Golden Light Sutra

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The Golden Light Sutra (Skt. Suvarṇaprabhāsa Sūtra; T. gser'od dam pa'i mdo; C. jin-guangming zuishenwang jing) is a Mahayana sutra that is especially influential in East Asia.[1]

In Sanskrit, the full title is The Sovereign King of Sutras, the Sublime Golden Light. This text is also known by the Old Uygur title Altun Yaruq.


The sutra was originally written in India in Sanskrit and was translated several times into Chinese by Dharmakṣema and others, and later translated into Tibetan and other languages. Johannes Nobel published Sanskrit and Tibetan editions of the text.[2][3][4] The sutra is influential in East Asia.[5]

The name of the sutra derives from the chapter called "The Confession of the Golden Drum", where the bodhisattva Ruchiraketu dreams of a great drum that radiates a sublime golden light, symbolizing the dharma or teachings of Gautama Buddha.[6]

The Golden Light Sutra became one of the most important sutras in China and Japan because of its fundamental message, which teaches that the Four Heavenly Kings (Chinese: 四大天王; pinyin: Sì Dàtiānwáng) protect the ruler who governs his country in the proper manner.[7]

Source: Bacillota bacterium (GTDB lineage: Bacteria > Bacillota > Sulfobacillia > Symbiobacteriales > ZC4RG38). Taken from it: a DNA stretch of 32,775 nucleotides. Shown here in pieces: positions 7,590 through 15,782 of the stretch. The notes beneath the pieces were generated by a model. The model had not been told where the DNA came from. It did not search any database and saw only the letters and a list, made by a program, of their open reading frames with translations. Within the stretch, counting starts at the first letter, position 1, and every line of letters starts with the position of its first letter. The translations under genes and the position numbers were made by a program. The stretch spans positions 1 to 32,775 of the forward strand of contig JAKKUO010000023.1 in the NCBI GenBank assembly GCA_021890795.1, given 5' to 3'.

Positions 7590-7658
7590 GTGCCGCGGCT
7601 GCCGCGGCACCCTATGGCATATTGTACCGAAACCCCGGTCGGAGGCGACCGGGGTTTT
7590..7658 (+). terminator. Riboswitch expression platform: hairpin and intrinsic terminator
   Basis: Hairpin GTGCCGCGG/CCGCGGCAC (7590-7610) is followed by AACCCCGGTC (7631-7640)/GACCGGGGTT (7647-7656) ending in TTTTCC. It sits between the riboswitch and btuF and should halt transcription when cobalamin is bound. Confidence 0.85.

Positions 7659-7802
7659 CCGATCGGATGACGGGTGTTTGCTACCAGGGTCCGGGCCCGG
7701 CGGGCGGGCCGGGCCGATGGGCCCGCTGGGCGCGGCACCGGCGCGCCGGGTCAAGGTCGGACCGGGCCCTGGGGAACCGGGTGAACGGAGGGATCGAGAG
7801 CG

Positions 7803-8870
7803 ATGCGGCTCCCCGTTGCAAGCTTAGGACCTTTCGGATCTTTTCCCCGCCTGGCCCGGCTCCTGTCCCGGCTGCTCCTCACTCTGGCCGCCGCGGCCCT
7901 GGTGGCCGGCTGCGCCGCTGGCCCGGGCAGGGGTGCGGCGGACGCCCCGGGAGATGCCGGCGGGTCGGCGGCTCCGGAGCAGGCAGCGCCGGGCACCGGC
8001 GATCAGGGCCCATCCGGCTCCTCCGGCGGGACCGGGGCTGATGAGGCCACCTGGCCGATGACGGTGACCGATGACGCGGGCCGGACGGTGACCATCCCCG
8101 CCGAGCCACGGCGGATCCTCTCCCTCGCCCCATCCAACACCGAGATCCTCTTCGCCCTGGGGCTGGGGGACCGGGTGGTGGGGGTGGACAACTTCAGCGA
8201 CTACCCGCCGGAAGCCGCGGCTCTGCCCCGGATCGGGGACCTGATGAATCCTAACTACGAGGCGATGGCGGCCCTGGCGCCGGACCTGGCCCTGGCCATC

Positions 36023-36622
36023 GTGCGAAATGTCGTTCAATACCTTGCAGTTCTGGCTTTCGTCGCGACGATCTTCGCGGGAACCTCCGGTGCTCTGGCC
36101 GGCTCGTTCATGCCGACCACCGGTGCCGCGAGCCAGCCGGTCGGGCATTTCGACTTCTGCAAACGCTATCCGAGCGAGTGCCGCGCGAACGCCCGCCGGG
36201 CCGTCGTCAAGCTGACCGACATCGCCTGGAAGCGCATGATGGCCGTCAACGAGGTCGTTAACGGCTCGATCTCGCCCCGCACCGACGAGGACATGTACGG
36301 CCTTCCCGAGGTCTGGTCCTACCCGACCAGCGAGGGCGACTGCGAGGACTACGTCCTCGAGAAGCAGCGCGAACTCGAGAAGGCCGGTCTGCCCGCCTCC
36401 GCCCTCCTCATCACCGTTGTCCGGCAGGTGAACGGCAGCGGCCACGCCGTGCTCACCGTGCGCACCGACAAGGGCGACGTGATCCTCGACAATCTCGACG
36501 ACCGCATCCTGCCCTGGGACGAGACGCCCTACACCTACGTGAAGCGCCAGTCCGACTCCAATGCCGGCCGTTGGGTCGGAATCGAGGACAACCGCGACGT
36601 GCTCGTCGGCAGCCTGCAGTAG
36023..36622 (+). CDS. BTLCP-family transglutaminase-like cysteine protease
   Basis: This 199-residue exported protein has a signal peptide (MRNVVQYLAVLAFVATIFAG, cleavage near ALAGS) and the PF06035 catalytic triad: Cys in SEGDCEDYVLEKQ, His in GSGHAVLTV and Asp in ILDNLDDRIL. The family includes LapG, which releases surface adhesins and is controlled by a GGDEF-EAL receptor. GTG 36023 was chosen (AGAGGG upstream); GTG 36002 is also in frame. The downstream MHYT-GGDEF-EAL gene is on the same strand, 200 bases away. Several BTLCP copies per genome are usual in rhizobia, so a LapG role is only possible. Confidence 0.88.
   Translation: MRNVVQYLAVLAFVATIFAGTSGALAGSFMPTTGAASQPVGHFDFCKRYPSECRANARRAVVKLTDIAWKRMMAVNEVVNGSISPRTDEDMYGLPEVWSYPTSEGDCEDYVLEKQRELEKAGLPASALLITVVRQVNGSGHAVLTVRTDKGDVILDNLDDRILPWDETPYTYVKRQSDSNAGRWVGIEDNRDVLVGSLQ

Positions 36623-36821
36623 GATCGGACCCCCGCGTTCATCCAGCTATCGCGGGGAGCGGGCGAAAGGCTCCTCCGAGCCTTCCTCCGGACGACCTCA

The sutra also expounds the vows of the goddesses Sarasvatī (Chinese: 大辨才天; pinyin: Dà Biàncáitiān), Lakṣmī (Chinese: 大功德天; pinyin: Dà Gōngdétiān) and Dṛḍhā to protect any bhikṣu who will uphold and teach the sutra.[8]

Taken at face value, one might take the main theme of the sutra literally, which is the importance for leaders to be good examples for the kingdom. In Chapter Twelve, the sutra speaks in verse form about the disasters that befall a kingdom when its ruler does not uphold justice, and the benefits of kings who lead an exemplary life. In the Chapter on the Guardian Kings, the Four Guardian Kings have a dialogue with the Buddha, explaining in vivid detail all the benefits a kingdom will have if its ruler enshrines the essence of the sutra and offers daily praise. The sutra contains some elements of early tantra, in that in chapter two, the sutra describes four Buddhas who dwell in the four cardinal directions. These same four comprise later Buddhist mandalas in the same positions, such as the Womb Realm.[citation needed]